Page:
Singapore Charges Three Over Covid-19 Vaccination Fraud Scheme

A doctor was charged with abetment by conspiracy to cheat for allegedly submitting false information to the National Immunisation Registry about administering Covid vaccines when he had not.

KUALA LUMPUR, Jan 24 – Three people, including a doctor, have been prosecuted in court in Singapore over an alleged scheme to obtain Covid-19 vaccination certificates for clients without inoculating them.

Channel News Asia reported that 46-year-old Iris Koh, founder of a Covid vaccine-hesitant group called Healing the Divide, was charged yesterday with one count of conspiracy to cheat. 

Koh was accused of referring clients, believed to be members of Healing the Divide, to a medical practitioner, and had allegedly suggested administering something in lieu of the coronavirus vaccine to people.

The doctor named Dr Jipson Quah and his assistant, Chua Cheng Soon Thomas, were charged last Friday with abetment by conspiracy to cheat. 

Police reportedly said Dr Quah and Chua had submitted information “with the intention to induce MOH to issue the Certificate of Vaccination against Covid-19 in the TraceTogether application”.

Dr Quah was accused of submitting false information to the National Immunisation Registry to indicate that he had administered Sinopharm vaccines, when he had not in reality. 

Singapore’s Ministry of Health (MOH) said in a statement yesterday that its investigations found that Dr Quah, a registered medical practitioner at Wan Medical Clinic, was allegedly involved in providing false information to the National Immunisation Registry for his patients to indicate that they were vaccinated against Covid-19, when they had actually not received their shots.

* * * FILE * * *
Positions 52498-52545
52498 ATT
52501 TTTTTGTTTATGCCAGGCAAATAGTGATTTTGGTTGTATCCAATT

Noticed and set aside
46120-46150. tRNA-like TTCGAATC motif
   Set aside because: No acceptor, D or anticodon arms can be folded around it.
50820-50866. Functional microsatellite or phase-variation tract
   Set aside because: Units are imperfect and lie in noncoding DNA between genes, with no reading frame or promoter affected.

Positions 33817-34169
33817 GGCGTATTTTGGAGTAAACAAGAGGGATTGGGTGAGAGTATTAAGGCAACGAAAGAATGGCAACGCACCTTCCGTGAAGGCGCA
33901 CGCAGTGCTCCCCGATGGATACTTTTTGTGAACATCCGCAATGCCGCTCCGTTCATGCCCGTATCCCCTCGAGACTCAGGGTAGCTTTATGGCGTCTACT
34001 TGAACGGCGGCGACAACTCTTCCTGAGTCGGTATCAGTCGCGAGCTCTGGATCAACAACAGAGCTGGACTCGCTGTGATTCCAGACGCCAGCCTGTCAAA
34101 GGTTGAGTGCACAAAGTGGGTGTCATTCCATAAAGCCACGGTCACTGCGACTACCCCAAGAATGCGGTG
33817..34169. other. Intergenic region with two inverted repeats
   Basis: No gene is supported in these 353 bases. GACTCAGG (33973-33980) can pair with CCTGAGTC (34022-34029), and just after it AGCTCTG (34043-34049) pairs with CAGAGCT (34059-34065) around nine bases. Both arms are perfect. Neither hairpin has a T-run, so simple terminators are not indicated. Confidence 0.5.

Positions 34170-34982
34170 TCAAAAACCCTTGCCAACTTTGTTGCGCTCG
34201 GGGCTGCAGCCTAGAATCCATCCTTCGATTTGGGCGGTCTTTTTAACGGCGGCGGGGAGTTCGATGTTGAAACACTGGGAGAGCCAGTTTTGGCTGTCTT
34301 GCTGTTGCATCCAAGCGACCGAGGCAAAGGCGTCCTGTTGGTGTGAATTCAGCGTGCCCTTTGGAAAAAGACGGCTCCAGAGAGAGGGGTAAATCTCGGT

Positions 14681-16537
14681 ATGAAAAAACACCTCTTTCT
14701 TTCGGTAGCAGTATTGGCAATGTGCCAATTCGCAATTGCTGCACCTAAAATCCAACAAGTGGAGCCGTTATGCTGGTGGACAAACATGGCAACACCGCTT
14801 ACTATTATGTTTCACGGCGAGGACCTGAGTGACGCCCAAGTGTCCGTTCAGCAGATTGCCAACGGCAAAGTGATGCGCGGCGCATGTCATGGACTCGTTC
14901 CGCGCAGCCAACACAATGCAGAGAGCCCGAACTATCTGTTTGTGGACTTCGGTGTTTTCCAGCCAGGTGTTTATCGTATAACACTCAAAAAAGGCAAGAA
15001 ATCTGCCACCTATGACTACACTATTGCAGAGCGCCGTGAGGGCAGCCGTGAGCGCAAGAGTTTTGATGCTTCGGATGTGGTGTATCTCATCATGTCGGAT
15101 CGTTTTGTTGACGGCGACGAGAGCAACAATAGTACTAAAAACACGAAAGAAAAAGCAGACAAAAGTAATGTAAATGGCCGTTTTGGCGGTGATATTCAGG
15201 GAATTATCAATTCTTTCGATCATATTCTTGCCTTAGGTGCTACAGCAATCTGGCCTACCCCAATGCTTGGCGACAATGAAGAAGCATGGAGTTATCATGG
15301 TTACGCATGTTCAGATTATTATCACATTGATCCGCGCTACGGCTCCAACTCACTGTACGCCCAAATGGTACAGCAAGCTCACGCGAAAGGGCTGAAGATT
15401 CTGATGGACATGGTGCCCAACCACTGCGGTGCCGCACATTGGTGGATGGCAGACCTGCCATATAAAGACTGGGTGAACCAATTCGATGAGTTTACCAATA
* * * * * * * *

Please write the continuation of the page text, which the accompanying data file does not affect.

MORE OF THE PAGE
Wan Medical Clinic, said Singapore’s MOH, allegedly allowed members of Healing the Divide to submit to the clinic pre-recorded videos and/or photographs purporting to show that they had performed antigen rapid test (ART) pre-event testing (PET) on themselves. The clinic then allegedly uploaded negative ART results for these individuals.

PET done without the supervision of a registered medical practitioner or a qualified self-administered test supervisor is a criminal offence in Singapore.

Singapore’s MOH also accused Dr Quah of submitting a false positive ART result so that the unvaccinated patient could obtain a “recovered” status and be exempted from movement restrictions for unvaccinated individuals.

Pending the outcome of investigations, Singapore’s MOH will be suspending Wan Medical Clinic and three other clinics that were licensed to Dr Quah or where he is a clinic manager, in addition to revoking ART approvals for these facilities. 

He will also be referred to the Singapore Medical Council for further investigations.

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